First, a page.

Resolution No. 01-2011 National and State Water Summit 20111 PREAMBLE. The many high islands, small atolls, and lagoon environments of the FederatedStates of Micronesia are blessed with high and unique biodiversity. Safe and clean water however, isgenerally scarce and is a key factor limiting economic development and improvements to publichealth in the Nations four States of Yap, Chuuk, Pohnpei, and Kosrae. Overuse of freshwater and thecontamination of rivers and water storage areas continue to threaten this critical resource of our smallMicronesian islands.The water resource systems of Yap, Chuuk, Pohnpei, and Kosrae States are highly diverse, with vastdifferences in the overall supply of freshwater from rainfall, freshwater storage capacities, and theinfrastructure used to distribute and treat freshwater for human use. These systems are also subjectto high variability in freshwater supply due to seasonal effects, longer-term drought cycles, and EINino/La Nina-Southem Oscillation patterns. It is also generally acknowledged that each State isunderprepared to accommodate increased variability in rainfall or prolonged droughts particularly thatassociated with any human induced climate change.Despite the importance of freshwater to the natural environment, the development of all economicsectors, and improved public health, the Federated States of Micronesia lacks a comprehensivenational water and sanitation policy. There is also a need for a national cross-sectoral coordinatingbody on water and sanitation to guide the sustainable management of water resources in the fourstates.2 PARTIES. This resolution is entered into by the President of the National Government of theFederated States of Micronesia, the State Governors of Yap, Chuuk, Pohnpei and Kosrae States.3 BACKGROUND. Recalling the commitment made by the international community to fullyachieve the Millennium Development Goals, including inter alia to halve, by 2015, the proportion ofpeople unable to reach or afford safe drinking water, and to halve the proportion of people withoutaccess to basic sanitation,Acknowledging the resolutions of the United Nations General Assembly of za" July 2010 andHuman Rights Commission of so" September 2010 declaring the right to safe and clean drinkingwater and sanitation as a human right that is essential for full enjoyment of life and all human rights,Reaffirming that the Federated States of Micronesia has obligations under a variety of Multi-lateralEnvironmental Agreements to Conserve the environment and sustainably use natural resources,including adequate flows of freshwater through watersheds and to the sea,Welcoming the water and sanitation resolutions and communiques of the Micronesian TraditionalLeaders of November 2010 and the Micronesian Chief Executives of December 2010,Reaffirming also the important roles and duties of Traditional Leaders in ensuring secure access tosafe drinking water and sanitation in order to sustain their communities as well as Micronesias uniquebiodiversity,Respecting the varied land tenure systems used throughout the Federated States of Micronesia andthe need for consideration of these in water resource and sanitation management,Recognising that landowners, local traditional leaders, non-governmental organisations, Church andwomens groups, and local, state and national governments all have a role to play in water resourcemanagement and that "Water is Everyones Business", andDeeply concerned that the Federated States of Micronesia lacks a comprehensive water andsanitation policy,4. PURPOSE. The Purpose of this Resolution is to facilitate:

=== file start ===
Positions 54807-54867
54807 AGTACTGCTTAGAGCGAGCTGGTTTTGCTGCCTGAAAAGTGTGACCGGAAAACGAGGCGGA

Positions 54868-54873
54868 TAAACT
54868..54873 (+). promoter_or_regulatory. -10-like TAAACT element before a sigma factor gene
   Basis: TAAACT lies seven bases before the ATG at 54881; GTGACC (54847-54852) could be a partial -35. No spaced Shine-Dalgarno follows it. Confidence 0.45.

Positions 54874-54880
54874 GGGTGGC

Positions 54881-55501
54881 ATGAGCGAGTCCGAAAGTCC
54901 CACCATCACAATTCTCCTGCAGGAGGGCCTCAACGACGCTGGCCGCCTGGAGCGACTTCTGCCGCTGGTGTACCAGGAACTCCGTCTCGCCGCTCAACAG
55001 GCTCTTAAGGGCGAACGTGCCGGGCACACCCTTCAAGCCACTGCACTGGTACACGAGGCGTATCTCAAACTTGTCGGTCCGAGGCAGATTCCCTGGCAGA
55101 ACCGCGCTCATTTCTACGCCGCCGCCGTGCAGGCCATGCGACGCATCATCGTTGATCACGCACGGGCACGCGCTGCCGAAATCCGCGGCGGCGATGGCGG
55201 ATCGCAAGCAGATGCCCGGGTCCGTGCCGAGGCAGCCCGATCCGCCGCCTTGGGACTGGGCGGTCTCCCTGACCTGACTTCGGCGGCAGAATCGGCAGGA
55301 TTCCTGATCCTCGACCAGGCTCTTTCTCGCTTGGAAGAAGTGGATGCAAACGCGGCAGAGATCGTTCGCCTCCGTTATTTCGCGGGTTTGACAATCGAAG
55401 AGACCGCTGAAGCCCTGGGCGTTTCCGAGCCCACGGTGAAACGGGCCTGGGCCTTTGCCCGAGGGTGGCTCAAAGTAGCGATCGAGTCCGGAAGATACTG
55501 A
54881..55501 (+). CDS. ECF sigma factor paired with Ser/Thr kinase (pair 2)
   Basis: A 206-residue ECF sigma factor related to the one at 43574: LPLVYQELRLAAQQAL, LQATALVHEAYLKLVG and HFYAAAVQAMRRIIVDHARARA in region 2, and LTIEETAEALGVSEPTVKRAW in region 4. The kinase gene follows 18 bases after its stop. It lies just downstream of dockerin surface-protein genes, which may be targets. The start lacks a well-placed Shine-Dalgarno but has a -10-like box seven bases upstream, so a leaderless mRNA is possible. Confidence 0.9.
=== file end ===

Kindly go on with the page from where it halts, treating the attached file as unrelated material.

• strengthened coordination of government service delivery for water and sanitation throughout the Federated States of Micronesia, and • co-operation among the parties to develop and implement a National Comprehensive Water and Sanitation Policy, including a "National Water OutlooK and Water Sector Investment Plan.5. TASKSBYTHE PARTIES.The Parties undertake to: l. Participate as members of the National Water Task Force o.~tlined in Annex 1 of this agreement, II. Facilitate the cross-sectoral and intergovernmental dialogue necessary for the preparation of a National Water Outlook and Water Sector Investment Plan, III. Develop the Framework National Water Policy outlined in Annex 2 of this agreement, leading to finalisation and endorsement of a National Comprehensive Water and Sanitation Policy by August 2011, IV. Encourage improved information sharing between and amongst communities, traditional leaders, and State and National Government Departments to enhance the replication and mainstreaming of best water resource and wastewater management practices into national development planning and supporting legal frameworks for water and sanitation, V. Co--operate with each other and the Federated States of Micronesias development and technical advisory partners in streamlining efforts Integrated Water Resources Management and improved Water-Use Efficiency throughout the States of Yap, Chuuk, Pohnpei, and Kosrae, Honorable~ Lyndon H. Jackson State of Kosrae March 22,2011 /~ 1-. ;/